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How the sperm whale got its name and other stories

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A Sperm Whale Tale

When it comes to naming whales, a fairly easy precedent has been set. Blue whales are blue, hump back whales have hump backs, right whales were 'the right whales to hunt' and killer whales... Well they're not actually whales, they're part of the dolphin family but still they 'kill whales' and hence the name.

The story for sperm whales is not as straight forward. Discovered by whalers on a hunt for right whales, they killed the sperm whale and dragged it into shore. Cracking into the front of the whale's head they found 2.5 tonnes of a white, sticky liquid and assumed they'd found the whale's reproductive organ. Why they thought it was at the front of its head I don't think we'll ever know but it was named a sperm whale. Later they caught females and found the same substance at the front of their heads too. By then it was too late the name had stuck.

Unfortunately for the sperm whale they found this liquid very useful as a lubricant, to put in creams, perfumes, oils, candles and Rolls Royce even used it in their gear boxes.

It was later discovered that sperm whales use the liquid to help them dive. When they need to dive they cool the liquid, it gains density and helps them down to depths of 3,000m. Despite having the same lung capacity as a cow, sperm whales store oxygen in their muscles and can stay under water for over 2 hours, though the average dive is 30-60 minutes. An average 16m (though one has been found over 18m) in length these 45 tonne beasts are the largest toothed animal in the world and the third largest species of whale. They have been found with whole Mako sharks or even great whites in their stomachs having swallowed them in one! They can kill their prey by emitting sound up to 230 decibels, the largest sound made by any animal, 180 is enough to cook a humans organs alive!! Now you know, bring your earplugs and let's go find one!


Whale Watching in Kaikoura

Kaikoura is one of the few places in the world where snow capped mountains meet the ocean. Famous for its whale watching and the extensive local ecosystem, it is honestly one of the most beautiful places I have ever seen. It was my favourite place in NZ last time I visited and I think it may be again this time.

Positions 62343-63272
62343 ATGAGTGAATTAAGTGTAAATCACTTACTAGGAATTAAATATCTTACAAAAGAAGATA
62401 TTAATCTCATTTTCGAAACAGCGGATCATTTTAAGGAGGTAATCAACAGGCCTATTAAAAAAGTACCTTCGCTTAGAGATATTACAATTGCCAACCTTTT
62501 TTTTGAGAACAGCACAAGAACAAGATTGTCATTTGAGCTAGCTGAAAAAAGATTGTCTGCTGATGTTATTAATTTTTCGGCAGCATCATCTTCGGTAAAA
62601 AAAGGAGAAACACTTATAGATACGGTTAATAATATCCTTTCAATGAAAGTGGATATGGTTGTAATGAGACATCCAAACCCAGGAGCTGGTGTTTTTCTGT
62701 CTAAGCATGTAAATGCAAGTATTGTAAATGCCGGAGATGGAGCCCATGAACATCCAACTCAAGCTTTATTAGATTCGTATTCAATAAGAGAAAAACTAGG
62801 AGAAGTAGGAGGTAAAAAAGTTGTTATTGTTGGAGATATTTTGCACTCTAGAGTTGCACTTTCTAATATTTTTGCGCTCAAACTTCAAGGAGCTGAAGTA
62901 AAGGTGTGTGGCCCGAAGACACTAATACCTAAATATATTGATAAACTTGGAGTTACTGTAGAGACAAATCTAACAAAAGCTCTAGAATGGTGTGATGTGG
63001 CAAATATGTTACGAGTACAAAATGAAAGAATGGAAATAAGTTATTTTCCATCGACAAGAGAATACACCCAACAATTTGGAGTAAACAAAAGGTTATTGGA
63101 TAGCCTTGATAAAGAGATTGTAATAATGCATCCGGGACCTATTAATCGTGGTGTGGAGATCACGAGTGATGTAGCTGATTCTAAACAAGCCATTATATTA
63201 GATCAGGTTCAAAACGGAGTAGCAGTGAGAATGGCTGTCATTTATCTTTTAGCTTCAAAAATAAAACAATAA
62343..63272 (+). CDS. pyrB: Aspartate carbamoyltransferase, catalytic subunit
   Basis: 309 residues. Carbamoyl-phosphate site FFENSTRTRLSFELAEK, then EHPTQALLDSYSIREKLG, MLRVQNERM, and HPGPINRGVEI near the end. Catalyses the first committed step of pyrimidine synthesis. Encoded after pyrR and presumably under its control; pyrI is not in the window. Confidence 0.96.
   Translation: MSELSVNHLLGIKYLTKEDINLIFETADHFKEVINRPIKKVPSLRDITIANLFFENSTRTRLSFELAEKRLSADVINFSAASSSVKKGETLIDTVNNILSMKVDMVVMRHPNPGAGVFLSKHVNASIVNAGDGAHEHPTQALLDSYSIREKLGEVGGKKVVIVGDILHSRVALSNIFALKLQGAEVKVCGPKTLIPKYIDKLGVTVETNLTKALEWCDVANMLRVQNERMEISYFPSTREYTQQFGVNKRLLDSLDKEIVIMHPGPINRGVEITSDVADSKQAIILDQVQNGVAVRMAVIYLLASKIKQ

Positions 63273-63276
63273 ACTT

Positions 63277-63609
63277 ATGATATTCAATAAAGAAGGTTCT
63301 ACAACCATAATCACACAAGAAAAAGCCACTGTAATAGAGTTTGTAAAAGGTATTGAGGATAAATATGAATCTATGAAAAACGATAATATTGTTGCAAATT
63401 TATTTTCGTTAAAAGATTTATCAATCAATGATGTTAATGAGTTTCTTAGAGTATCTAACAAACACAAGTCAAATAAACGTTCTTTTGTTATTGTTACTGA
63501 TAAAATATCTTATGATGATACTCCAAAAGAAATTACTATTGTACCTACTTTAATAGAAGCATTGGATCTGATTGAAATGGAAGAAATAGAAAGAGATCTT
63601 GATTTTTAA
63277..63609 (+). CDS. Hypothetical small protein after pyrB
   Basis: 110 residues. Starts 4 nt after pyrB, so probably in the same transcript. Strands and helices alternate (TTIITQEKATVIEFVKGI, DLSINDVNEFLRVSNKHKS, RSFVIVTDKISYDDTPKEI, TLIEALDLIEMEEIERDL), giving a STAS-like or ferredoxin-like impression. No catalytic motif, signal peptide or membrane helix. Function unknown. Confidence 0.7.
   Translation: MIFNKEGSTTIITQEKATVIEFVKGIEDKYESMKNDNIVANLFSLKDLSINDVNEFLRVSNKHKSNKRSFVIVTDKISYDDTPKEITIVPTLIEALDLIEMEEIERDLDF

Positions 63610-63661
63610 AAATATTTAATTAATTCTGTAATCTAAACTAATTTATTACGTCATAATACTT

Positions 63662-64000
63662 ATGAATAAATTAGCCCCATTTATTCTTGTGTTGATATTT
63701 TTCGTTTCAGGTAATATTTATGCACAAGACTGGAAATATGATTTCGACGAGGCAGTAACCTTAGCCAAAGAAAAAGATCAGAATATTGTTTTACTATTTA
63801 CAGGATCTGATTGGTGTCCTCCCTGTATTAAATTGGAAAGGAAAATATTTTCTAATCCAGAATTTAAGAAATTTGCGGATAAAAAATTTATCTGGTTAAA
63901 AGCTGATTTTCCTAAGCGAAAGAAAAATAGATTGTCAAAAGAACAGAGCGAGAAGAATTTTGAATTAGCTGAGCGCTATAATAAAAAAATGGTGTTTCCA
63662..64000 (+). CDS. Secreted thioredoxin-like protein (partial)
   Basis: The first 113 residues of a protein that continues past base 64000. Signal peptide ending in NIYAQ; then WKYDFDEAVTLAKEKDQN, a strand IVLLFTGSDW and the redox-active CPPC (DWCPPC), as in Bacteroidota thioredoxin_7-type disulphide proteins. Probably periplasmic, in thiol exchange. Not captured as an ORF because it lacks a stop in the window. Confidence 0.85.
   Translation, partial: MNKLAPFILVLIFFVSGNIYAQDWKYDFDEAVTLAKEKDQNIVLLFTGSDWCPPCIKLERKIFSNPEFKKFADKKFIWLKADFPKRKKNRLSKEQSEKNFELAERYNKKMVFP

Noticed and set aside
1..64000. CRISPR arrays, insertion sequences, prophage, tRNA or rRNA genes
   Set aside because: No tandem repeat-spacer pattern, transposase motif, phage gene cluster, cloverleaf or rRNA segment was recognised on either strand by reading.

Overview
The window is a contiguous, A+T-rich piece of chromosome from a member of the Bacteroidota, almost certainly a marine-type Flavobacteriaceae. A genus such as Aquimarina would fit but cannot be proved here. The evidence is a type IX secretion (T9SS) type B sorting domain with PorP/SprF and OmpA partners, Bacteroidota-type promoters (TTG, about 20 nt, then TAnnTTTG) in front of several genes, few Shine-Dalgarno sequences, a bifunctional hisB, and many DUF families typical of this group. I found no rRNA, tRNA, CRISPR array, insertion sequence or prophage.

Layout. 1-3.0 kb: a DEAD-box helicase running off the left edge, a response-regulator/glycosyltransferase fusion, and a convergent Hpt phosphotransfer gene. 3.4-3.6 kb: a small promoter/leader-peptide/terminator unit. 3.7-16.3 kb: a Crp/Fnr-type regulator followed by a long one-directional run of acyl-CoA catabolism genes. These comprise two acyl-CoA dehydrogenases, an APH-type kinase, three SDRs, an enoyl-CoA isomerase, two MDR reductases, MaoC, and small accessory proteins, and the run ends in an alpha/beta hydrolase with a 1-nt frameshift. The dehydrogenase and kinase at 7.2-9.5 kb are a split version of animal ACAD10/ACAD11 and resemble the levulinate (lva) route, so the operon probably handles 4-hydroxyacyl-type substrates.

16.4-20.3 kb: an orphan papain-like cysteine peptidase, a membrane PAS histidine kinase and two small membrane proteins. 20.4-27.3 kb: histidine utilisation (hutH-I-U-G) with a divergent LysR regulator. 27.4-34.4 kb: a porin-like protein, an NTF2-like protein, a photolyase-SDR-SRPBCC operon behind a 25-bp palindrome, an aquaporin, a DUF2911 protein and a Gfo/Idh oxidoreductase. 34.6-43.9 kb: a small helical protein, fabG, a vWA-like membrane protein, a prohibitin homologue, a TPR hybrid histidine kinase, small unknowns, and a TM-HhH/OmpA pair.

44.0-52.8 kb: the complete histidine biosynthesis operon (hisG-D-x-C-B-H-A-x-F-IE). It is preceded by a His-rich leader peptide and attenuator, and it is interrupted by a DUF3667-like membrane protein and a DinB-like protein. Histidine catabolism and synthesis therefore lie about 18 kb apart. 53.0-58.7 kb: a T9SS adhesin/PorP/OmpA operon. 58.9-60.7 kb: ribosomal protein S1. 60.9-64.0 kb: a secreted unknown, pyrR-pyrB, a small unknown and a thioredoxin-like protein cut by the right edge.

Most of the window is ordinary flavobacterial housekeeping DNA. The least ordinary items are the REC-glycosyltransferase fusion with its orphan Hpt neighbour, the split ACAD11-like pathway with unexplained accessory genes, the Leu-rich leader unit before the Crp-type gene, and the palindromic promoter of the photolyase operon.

We headed out on the early boat from the whale way station (genius, I know) with Whale Watch Kaikoura and we were in luck, the scout boat had seen a sperm whale dive earlier.

Natalie was loaded with sea sickness pills and we sat nearer the back where the boat is more stable. On the way out to the deep sea ridge we were told about the whales, how to spot them and how long we'd expect to see them for. I enjoyed the talk as looked at seals and albatrosses out the window enjoying my time though the water was a 'little choppy'. When I turned back Natalie was braced in the seat as if she were holding the boat together, the metal arm rests indented with her hand grips. Maybe it was a little rougher than I thought!

We stopped to watch some albatross skim the water, half flying half running, for their breakfast; with wingspans up to 3m, these are the largest sea birds in the world, and they are big boys! Stopping also gave the crew an opportunity to drop the sonic sounds meter to look for whales. We were informed it was a waiting game and reminded the average whale watch may see one whale but nothing was guaranteed.

A couple more stops and the first spout of water was seen off the starboard side and the boat raced over to see the whale. They normally surface for 5 or 6 minutes to re-oxygenate before diving so time was of the essence as we didn't know how long it had already been up. When we pulled aside, it was clear this animal was much larger than our boat.


From the boat we could see the top of its head and back before it dove again giving the infamous tail shot.


The crew informed us it was unlikely we'd see another whale so we headed inshore to see what else we could find. It wasn't long before we found a pod of around 200 dusky dolphins who rode alongside and in between the hulls of the catamaran.


We were even treated to some acrobatic displays as they jumped and flipped out of the water. Although I am prone to the odd exaggeration, they were quite literally everywhere you looked. For me seeing the dolphins like this trumped the whales as they're so playful and plentiful, brings a real smile to your face.


Authentic Kaikoura Lunch

Kai Koura comes from the Maori 'Kai', to eat and 'Koura' means crayfish, New Zealand's Rock Lobster. With a name like that, it'd be wrong not to eat some! And you can get them pretty fresh:


It's always nice to meet your lunch!

Ohau Stream Pups

When getting dinner last night in Coopers Catch 'fush and chups', we met a Brit who'd retired out to Kaikoura. We exchanged the usual pleasantries, said we'd seen the seals earlier that day etc etc. On parting he gave us a great tip to stop at Ohau point, a waterfall where mothers take their seal pups whilst they fish. Little did we expect what we found. Must have been 50-60 seal pups (apparently up to 200 in the height of winter) splashing around and playing in the waterfall. Very cute - gets my seal of approval! Ah ah ah *clap hand like seal*


Posted by Where's Willy 01:40 Archived in New Zealand

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Beautiful pics. Lovely memories.

by Sue

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